-- Owner X accused Owner Y of ____.

-- Instead of holding a confidential, Executive Session, the COA called a Special Meeting of the owners to discuss Owner X's complaint against Owner Y.



Aug's analysis:
First, Robert's Rules indicate confidentiality is important. Second, the COA's very own complaint procedure requires confidentiality. Third, the COA's procedure likely is a contractual term, enforceable by the courts. (This also has a lot to do with the "due process" expectations of the courts nationwide when it comes to supporting HOA/COA hearing outcomes.) Fourth, the COA failed to maintain and support confidentiality. Fifth, the COA did not follow its own due process procedures. All this holds the COA out to liability for, say, breach of contract, defamation, invasion of privacy, and so on.


Aug's conclusion:
For the above reasons I agree the Minutes from this Special Meeting of the Owners should not be approved. Nor should these Minutes be distributed to the owners. The Minutes should not even be typed up, AFAIC.


KerryL1
(California)

Posts:8705


09/29/2021 8:04 AM  
The board's governing documents supersede Robert's Rules, but in this case they seem congruent. Doesn't your PM have a voice in guiding the Board about correctly held meetings and proper procedure.

Also, Lou, I'm curious to know if this was a special meeting of the Board or a special meeting of the members (owners). Your bylaws probably allow both kinds.
MaxB4


Posts:1580


09/29/2021 8:38 AM  
Their are two tupes of special meetings, of the owners and of the board. It was not stated which type it was, I'm assuming it was a special meeting of the board, in which case, how the agenda is prepared is different across different states.

1--Using a set of parliamentary procedures is required for member meetings, not board meetings unless so specified in the Bylaws. So the mention of Robert's Rule of Order here is immaterial.

2--I see no mention of state law that says the topic discussed must be held in confidence or executive session. A California attorney suggests dues should be held in executive, but doesn't say it must.

Granted, I would not hold this type of meeting in front of other members, but whatever floats your boat.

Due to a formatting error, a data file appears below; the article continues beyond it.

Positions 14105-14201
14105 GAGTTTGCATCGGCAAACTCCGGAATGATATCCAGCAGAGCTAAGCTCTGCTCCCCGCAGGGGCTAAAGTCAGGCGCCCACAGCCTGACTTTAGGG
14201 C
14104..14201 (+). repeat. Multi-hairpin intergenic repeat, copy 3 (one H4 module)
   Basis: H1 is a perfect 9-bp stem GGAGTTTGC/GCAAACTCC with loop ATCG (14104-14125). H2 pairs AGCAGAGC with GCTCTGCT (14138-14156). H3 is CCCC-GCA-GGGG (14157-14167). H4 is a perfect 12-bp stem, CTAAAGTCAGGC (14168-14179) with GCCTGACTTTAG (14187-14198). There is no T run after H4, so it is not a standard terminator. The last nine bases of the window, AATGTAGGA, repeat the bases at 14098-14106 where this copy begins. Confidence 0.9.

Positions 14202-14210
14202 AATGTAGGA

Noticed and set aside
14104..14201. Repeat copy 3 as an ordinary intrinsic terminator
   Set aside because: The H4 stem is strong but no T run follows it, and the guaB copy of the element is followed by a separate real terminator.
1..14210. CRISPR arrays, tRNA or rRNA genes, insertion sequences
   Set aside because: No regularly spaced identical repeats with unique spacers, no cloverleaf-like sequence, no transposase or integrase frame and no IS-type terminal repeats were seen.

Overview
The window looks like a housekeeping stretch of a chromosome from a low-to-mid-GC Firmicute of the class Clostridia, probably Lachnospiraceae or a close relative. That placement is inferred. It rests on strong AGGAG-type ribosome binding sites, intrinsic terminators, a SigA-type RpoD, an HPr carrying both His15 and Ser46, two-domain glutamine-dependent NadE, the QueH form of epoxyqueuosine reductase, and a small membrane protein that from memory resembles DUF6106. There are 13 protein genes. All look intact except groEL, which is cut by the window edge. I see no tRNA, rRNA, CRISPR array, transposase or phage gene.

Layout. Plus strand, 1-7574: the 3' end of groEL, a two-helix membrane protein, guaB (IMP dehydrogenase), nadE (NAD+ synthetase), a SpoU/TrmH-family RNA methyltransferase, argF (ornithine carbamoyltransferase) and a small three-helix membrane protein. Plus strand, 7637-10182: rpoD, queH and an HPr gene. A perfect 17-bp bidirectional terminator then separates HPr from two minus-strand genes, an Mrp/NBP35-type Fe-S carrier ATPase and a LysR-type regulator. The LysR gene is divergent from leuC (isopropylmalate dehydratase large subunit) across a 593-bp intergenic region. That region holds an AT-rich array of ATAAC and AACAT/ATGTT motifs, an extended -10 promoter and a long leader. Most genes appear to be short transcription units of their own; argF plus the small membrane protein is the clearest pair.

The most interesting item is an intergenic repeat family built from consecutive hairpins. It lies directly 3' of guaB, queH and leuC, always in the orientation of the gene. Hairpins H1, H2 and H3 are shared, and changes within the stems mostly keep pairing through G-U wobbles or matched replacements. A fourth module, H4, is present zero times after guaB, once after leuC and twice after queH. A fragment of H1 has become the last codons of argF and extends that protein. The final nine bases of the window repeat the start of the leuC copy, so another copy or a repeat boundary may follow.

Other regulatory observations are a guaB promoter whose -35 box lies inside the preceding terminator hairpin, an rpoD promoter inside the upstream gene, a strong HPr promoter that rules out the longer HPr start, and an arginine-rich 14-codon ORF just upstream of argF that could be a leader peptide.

While Augie reads case law, I spent two hours last night watching YouTube videos of "HOA's Gone Beserk".

Lou, your HOA has nothing on the others, not even close.
LouH1
(Michigan)

Posts:203


09/29/2021 10:47 AM  
Thanks Max B for your reply. It was a Special Meeting for Board members, but co-owners showed up and were allowed to stay. It is all relative whether one thinks their "HOA has gone beserk." When you feel like your were elected to do the job in the co-owners interest, not doing this job, is beserk enough for me, although I understand what you are saying. Thanks again.
LouH1
(Michigan)

Posts:203


09/29/2021 10:50 AM  
Augustin D, I think someone went awry when I tried to send my first response to you. I will try again. Thanks so much, I am always thrilled to receive you reply, so when I entered my problem I was happy to see you were "on" and had replied to a couple of other problems.

You always hit the nail on the head and provide facts to support. Again my sincere thanks. Until next time. Take care.
MaxB4


Posts:1580


09/29/2021 10:53 AM  
Posted By LouH1 on 09/29/2021 10:47 AM
Thanks Max B for your reply. It was a Special Meeting for Board members, but co-owners showed up and were allowed to stay. It is all relative whether one thinks their "HOA has gone beserk." When you feel like your were elected to do the job in the co-owners interest, not doing this job, is beserk enough for me, although I understand what you are saying. Thanks again.



The HOA gone berserk was not meant for you.
AugustinD


Posts:1856


09/29/2021 11:07 AM  
LouH1, you are welcome.

I see now it was a Special Meeting of the Board that owners were allowed to attend. As long as the owners were allowed to attend, of course I feel this meeting remains a mistake for the reasons I gave earlier.

I appreciate your urging your Board to do the right thing. I know it's hard to be a minority asking that the proper, lawful, contractually-based procedures are followed.

Peace to you and yours.
LouH1
(Michigan)

Posts:203


09/29/2021 11:31 AM  
Thank You AugustinD. Funny that you say that. Initially it was deemed an "Executive Meeting" then because co-owners attended, they changed it (for the third draft of the minutes) to "special Meeting". I didn't know you could just change the type of meeting a Board has called for by just Changing the wording at the top of the minutes. I think something is wrong with this too. Am I correct?